Our Liturgical Roadmap for 2012...
After completing the Christmas Season in January with the Feast of the Baptism of the Lord, we have several weeks of Ordinary Time. Then, we come to Ash Wednesday and the Season of Lent, a period of 40 days, that leads to Holy Week and Easter. Because of these changing liturgical seasons, it makes sense to offer some explanation of the process we undergo each year in our life of faith.
What is the Liturgical Year? What are these seasons?
Before Christmas, there was Advent. After Christmas, along with the several feasts associated with it, is Ordinary Time. Then comes Lent, Easter and Pentecost. Finally, there's more Ordinary Time which runs all the way from just before Summer begins, through Summer and Autumn and concludes in late November with the Feast of Christ the King.
Why is this cycle part of our yearly Christian observance?
This cycle of remembering, reliving and celebrating keeps us focused on Jesus. If we didn't remind ourselves on a regular basis that his life is the story of our own life in God, we might distance ourselves from the person of Christ and the personal relationship we are invited to share with him. Faith might become rules. Behaviour might become self-will. Celebration might become mere human festival. Community might become a club. Christian service might become only well-meaning humanistic social service.
How does keeping the Liturgical Year keep us united to Jesus?
Jesus said, "Take my yoke and learn from me..." He said, 'Pick up your cross and follow me..." He also said, "Apart from me you can do nothing..." and, "Whatsoever you do to the least of these brothers and sisters of mine, you do to me..." These words of the Lord remind us that our lives are intertwined with his and with one another. In order to enter into a true communion with the Lord, and with others as well, we need to follow in his footsteps, understand his life among us, drink deeply of the mystery of his coming among us in his birth and ministry, his teaching and healing, and his dying and rising. We need to perceive how all of this opened the way for us to return to the Father and to receive the Holy Spirit. By encountering the life of Christ in all its stages, we are immersed, we are Baptized, into the mysteries and the life of Jesus becomes the very pattern of our own lives. As Scripture says, "In him we live and move and have our being..." The Liturgical Year not only brings us face to face with the historical Jesus, it brings us into communion with the living Lord and teaches us about the mystery of our own birth and life in the world, our own coming to faith and healing, and our own dying and rising in Christ. The Liturgical Year is the story of our past, the story of our life now, and the story of our hopes for the future. Christ is the same yesterday, today and forever. The Liturgical Year brings that truth to us at each step of the journey.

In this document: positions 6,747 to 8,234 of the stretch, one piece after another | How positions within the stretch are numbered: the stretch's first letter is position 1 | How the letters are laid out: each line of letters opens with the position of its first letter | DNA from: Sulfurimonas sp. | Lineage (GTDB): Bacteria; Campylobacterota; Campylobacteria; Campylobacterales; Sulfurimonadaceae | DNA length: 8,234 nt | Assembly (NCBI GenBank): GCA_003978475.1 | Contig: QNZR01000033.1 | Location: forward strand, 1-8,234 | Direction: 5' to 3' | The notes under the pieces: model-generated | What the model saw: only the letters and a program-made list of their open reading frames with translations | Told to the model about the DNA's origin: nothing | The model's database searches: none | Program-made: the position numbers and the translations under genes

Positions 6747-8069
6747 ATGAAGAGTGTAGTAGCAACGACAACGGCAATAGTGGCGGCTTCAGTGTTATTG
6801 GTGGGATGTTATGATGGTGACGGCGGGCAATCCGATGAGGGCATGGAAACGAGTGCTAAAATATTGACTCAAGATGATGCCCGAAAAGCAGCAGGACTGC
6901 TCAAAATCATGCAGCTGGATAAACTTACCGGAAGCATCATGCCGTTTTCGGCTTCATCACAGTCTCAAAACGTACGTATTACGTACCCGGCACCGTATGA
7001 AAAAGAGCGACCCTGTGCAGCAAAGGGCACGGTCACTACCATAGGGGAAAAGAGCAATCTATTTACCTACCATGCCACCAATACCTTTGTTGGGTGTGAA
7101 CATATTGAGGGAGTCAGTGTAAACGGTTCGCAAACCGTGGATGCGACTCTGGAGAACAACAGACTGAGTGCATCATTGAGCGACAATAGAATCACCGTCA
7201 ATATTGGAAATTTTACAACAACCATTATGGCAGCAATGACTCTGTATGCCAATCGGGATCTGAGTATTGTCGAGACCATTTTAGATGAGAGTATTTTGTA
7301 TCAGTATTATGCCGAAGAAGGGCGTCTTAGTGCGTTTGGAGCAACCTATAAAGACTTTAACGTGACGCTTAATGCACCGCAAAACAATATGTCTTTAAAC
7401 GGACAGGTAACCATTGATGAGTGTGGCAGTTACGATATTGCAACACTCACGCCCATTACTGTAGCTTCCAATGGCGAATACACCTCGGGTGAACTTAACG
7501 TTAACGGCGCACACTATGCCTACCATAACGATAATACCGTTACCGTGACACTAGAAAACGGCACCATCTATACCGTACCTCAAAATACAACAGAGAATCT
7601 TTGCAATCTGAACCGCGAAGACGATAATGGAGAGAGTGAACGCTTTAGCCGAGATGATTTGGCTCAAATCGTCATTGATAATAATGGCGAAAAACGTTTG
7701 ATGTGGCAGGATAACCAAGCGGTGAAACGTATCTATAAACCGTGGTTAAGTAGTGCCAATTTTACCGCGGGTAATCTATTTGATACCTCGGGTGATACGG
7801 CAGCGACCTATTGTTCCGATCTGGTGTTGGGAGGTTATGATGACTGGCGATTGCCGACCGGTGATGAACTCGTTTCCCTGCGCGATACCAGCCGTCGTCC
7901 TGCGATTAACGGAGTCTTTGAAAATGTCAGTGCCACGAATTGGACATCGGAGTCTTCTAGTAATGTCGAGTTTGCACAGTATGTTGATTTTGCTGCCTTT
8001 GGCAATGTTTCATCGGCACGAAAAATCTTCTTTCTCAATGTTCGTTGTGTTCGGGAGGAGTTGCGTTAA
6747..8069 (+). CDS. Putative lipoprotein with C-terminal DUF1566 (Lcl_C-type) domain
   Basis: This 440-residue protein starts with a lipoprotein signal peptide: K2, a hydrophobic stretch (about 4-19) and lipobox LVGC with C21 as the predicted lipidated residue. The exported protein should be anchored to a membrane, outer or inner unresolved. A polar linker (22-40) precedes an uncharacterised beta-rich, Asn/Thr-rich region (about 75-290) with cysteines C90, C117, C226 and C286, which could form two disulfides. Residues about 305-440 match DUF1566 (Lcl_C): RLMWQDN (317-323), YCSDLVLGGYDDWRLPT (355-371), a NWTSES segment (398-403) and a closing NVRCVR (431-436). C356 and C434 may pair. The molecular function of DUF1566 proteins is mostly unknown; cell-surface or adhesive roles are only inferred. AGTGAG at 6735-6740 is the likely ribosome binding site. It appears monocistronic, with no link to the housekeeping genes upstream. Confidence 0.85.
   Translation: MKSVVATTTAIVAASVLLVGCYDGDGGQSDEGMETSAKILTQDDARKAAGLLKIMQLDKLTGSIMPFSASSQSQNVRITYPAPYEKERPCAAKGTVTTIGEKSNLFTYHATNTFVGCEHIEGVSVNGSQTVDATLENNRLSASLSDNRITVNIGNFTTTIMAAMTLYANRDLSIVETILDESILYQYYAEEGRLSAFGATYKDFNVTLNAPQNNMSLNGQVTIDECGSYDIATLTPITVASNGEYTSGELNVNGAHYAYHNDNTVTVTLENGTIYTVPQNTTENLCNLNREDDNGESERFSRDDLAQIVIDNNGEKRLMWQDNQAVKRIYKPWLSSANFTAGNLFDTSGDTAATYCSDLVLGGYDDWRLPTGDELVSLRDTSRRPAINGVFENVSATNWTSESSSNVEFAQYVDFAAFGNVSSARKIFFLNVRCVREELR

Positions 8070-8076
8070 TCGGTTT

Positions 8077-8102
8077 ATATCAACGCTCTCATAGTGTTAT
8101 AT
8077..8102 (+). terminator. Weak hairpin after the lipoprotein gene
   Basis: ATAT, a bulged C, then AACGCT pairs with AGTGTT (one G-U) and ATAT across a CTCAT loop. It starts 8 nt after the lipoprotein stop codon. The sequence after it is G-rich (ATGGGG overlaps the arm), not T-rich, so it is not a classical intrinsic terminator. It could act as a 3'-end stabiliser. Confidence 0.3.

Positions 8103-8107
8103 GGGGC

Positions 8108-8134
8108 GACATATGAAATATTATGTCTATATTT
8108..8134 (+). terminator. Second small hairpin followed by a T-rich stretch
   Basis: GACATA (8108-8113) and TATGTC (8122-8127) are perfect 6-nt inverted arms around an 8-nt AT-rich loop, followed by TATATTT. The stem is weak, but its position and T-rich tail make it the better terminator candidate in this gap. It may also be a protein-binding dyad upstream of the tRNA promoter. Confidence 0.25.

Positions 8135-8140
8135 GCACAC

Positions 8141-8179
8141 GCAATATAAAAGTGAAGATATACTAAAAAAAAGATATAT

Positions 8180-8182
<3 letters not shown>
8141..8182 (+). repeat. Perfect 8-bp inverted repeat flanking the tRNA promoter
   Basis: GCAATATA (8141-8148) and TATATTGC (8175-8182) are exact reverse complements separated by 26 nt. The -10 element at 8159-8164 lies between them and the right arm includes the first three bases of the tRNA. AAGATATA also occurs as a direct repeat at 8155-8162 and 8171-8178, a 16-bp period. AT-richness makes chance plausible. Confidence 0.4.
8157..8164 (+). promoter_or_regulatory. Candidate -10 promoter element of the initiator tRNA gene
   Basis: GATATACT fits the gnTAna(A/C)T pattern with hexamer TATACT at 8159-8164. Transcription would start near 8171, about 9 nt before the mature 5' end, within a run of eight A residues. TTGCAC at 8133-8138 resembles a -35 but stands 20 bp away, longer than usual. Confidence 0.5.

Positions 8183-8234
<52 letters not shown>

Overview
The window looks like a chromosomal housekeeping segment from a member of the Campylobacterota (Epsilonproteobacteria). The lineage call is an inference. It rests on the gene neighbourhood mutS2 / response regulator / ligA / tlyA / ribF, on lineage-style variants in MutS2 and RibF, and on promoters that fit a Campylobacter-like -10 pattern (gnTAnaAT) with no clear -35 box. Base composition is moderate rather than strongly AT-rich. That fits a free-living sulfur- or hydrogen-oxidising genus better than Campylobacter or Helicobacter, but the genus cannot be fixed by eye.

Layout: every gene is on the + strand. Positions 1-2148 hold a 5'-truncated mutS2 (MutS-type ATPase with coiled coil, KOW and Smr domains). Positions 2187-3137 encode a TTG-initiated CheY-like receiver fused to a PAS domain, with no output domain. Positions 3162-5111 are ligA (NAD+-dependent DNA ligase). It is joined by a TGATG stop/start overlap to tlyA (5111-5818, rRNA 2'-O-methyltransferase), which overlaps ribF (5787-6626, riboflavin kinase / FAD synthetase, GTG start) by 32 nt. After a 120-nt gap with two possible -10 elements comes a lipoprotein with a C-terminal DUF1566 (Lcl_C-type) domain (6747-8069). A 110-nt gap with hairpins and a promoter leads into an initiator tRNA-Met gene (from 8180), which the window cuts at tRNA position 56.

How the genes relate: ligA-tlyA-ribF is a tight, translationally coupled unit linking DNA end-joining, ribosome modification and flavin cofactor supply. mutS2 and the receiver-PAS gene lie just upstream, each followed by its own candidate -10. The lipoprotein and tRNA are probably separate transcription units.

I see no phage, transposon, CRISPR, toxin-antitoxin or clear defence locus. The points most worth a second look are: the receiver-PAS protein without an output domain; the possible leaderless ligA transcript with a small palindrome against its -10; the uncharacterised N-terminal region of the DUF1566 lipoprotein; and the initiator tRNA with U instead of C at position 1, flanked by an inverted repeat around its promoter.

The entire Liturgical Year for 2012-2013 begins again on Sunday, December 2, 2012 with the First Sunday of Advent.